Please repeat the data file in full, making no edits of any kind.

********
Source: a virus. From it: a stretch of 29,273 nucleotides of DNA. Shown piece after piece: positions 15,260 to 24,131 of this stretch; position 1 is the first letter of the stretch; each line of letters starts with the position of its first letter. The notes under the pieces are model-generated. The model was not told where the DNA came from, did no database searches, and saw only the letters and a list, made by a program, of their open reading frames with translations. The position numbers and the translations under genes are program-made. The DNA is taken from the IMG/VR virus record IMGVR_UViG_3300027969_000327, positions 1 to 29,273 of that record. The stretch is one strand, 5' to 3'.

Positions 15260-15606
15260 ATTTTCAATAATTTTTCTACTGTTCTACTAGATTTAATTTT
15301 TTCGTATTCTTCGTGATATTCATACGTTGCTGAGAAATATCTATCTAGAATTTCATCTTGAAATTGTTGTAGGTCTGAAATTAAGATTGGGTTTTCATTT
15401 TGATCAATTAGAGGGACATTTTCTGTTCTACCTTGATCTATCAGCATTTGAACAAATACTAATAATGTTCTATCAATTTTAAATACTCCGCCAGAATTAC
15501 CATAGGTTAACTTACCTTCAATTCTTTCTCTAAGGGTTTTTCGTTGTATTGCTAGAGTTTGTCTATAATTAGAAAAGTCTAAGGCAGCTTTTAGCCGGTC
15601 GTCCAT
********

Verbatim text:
Source: a virus. From it: a stretch of 29,273 nucleotides of DNA. Shown piece after piece: positions 15,260 to 24,131 of this stretch; position 1 is the first letter of the stretch; each line of letters starts with the position of its first letter. The notes under the pieces are model-generated. The model was not told where the DNA came from, did no database searches, and saw only the letters and a list, made by a program, of their open reading frames with translations. The position numbers and the translations under genes are program-made. The DNA is taken from the IMG/VR virus record IMGVR_UViG_3300027969_000327, positions 1 to 29,273 of that record. The stretch is one strand, 5' to 3'.

Positions 15260-15606
15260 ATTTTCAATAATTTTTCTACTGTTCTACTAGATTTAATTTT
15301 TTCGTATTCTTCGTGATATTCATACGTTGCTGAGAAATATCTATCTAGAATTTCATCTTGAAATTGTTGTAGGTCTGAAATTAAGATTGGGTTTTCATTT
15401 TGATCAATTAGAGGGACATTTTCTGTTCTACCTTGATCTATCAGCATTTGAACAAATACTAATAATGTTCTATCAATTTTAAATACTCCGCCAGAATTAC
15501 CATAGGTTAACTTACCTTCAATTCTTTCTCTAAGGGTTTTTCGTTGTATTGCTAGAGTTTGTCTATAATTAGAAAAGTCTAAGGCAGCTTTTAGCCGGTC
15601 GTCCAT